Things To Consider Before Getting the Tesla Model 3

Autopilot

There are many things to consider before buying and using the Tesla Model 3 / Photo by: Carlquinn via Wikimedia Commons

 

As is probably expected, selling a fully automated car will not necessarily get you all the customers you want to drive up sales. Tesla has learned this lesson once more when someone sued them over negligence when their relative crashed into a road barrier. The family of the victim blamed the automated features of the car, saying that warnings had been insufficient and that Tesla should do something about it.

On the other hand, getting a Tesla Model 3 is also usually a touted choice, considering the fact that it is largely seen as an eco-friendly car.

Before getting one yourself and trying it out, CNBC offers these things you should consider first.

Whether or not you should invest in the car’s autonomous driving features. Here’s the thing, though, there’s no escape for that feature, especially since it’s in the car. The question is whether it should or should not be activated. It’s important to think about your car needs on a daily basis and what the autonomous feature might bring to you. Weigh sufficiently the pros and the cons.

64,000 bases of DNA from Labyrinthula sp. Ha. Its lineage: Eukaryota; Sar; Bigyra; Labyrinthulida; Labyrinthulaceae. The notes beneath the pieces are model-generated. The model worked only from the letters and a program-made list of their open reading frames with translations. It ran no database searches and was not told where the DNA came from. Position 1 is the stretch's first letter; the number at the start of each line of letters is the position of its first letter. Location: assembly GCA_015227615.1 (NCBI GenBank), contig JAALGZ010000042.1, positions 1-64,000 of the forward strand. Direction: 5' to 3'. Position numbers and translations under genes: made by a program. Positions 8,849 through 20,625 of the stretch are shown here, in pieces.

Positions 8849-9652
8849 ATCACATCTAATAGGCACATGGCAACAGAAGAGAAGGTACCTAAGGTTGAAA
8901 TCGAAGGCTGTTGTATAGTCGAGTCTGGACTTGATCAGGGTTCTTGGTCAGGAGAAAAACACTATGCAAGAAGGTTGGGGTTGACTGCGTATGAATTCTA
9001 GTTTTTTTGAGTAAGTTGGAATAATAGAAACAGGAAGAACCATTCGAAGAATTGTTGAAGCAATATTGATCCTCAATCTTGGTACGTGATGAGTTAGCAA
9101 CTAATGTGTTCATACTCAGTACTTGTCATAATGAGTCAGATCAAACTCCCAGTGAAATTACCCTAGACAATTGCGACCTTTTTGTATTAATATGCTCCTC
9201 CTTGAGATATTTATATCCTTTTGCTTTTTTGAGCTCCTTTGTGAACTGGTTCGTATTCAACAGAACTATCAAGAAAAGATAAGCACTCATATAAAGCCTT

Charging. Electric cars are cheaper when it comes to maintenance concerned to most cars that run on fossil fuel. However, drivers should be prepared for the cost that will be associated with keeping the car well charged. Says Sam Jaffe of the research firm Cairn ERA, charging is of important consideration especially since charging electric cars has “gotten very expensive.” This is because although there are charging stations in North America, Canada, and Mexico, they’re still relatively few, and will require effort to reach if you’re some distance away from them.

Finally, and this is Tesla’s major point of contention too, is the matter of decreased tax benefits for electric cars. To try and push for electric car use over gas-powered cars, lawmakers have put forward the “Driving America Forward Act” that will “extend the tax credits for an additional 400,000 vehicles for each automaker.”